Museum of Barnstaple and North Devon facts for kids
Museum of Barnstaple and North Devon in 2018
Museum of Barnstaple and North Devon is a local museum covering the history and culture of the North Devon area and which is located in The Square in Barnstaple in Devon. The displays range from prehistoric times to the Victorian era. The building and its garden railings beside the river front have been Grade II listed since 1988.
The structure was built in 1872 for William Thorne, but sold to the Barnstaple Bridge Trust in 1876 who then sold it to William Frederick Rock. Constructed in red brick with dressings of stone and terracotta, the hipped and slated roof has a flat central section which is set with ornamental iron railings together with 5 red brick chimneys with stone caps. The building is square and is built round an internal courtyard with on the right on the building's North side a small service wing which may actually be a former coach-house with a walled courtyard behind.
Inside is a fine wooden staircase in the Jacobean style with twisted balusters and large carved newels with a Gothic stone fireplace in the entrance hall. Behind the building on the river front there is a small garden enclosed by iron railings having spearhead uprights and standards; these railings form part of the listed status for the property. The gate piers and gates with the bases of dolphin lamp posts adjacent to the building are separately listed.
The museum was founded as the North Devon Athenæum in 1888 by William Frederick Rock, who intended it to serve as a replacement for the Barnstaple Literary and Scientific Institute he had created in 1845. In addition to functioning as a library and museum, the building served as an informal records office for Barnstaple. An innovation unusual at that time was that men and women shared the reading rooms as Rock believed that separate facilities would encourage women to gossip rather than read. The Librarian lived in the building, a requirement that lasted until the 1930s.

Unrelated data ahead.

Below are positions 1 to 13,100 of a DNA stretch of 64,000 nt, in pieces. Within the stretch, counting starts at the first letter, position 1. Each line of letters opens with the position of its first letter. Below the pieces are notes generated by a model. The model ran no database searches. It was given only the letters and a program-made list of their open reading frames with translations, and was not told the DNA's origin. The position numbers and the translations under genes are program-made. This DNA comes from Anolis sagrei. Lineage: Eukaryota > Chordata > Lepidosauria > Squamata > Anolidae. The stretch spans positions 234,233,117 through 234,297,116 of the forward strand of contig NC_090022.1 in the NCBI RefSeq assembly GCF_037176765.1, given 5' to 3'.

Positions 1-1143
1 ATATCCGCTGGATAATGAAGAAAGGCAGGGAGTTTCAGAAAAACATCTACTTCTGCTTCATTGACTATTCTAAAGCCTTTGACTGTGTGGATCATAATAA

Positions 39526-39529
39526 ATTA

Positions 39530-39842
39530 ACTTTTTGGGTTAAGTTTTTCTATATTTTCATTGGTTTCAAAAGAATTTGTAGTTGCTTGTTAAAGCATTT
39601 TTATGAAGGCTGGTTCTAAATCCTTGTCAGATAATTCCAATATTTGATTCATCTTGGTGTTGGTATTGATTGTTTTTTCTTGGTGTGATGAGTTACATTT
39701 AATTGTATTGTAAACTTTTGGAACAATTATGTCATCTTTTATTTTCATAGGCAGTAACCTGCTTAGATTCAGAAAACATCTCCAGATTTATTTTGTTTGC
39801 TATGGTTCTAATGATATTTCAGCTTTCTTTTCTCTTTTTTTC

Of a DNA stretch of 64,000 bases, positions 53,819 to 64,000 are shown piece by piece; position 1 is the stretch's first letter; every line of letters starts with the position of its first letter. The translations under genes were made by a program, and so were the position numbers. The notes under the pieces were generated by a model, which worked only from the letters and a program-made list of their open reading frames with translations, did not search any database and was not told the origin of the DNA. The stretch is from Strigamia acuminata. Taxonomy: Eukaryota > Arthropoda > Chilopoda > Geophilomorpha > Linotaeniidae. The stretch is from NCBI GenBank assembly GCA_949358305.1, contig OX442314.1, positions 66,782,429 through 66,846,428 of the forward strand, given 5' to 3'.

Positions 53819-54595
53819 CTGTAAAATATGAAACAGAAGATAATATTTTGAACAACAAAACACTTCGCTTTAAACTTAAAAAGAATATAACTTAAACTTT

The Devon County Library Service occupied the main floor from 1956, relocating from much smaller premises in the Bridge Buildings across the road. In 1988 the library collection was moved to the specially built North Devon Library and Record Office. The museum collection remained, and was loaned to the Museum of Barnstaple and North Devon, which took over the space.
The museum's collections and displays cover the natural and human history of North Devon. Galleries include the Tarka Gallery, the Story of North Devon, the Regimental Collections of the Royal Devon Yeomanry and the Royal 1st Devon Yeomanry, furniture by Shapland & Petter and a collection of 17th century pewter and ceramics from the area including Art Pottery by Brannam Pottery, William Leonard Baron and Alexander Lauder. Also on display is a full-size recreation of the front half of the Barnstaple Elephant (Palaeoloxodon antiquus), a rare straight-tusked elephant which became extinct in the UK around 115,000 years ago and the fossil of which was excavated in Barnstaple in February 1844. On display in the prehistory gallery are some tusk and bone fragments while whole teeth were taken to the Natural History Museum in London.
The museum was among ten candidates shortlisted for the £100,000 Gulbenkian Prize for Museum of the Year in 2005 for its work investigating the history of Shapland & Petter, a Barnstaple manufacturing company. In November 2017 the museum was targeted by thieves who broke into the museum and smashed display cabinets, making off with two limited edition Royal Mint collections of gold coins, thought to be worth around £15,000.
The museum includes a Gift Shop, Tearoom, Tourist Information Centre and Visitor Reception.
In May 2018 the museum closed so that an extension could be built. It reopened in October 2019, but the Grand Opening in April 2020 has been delayed due to the COVID pandemic.
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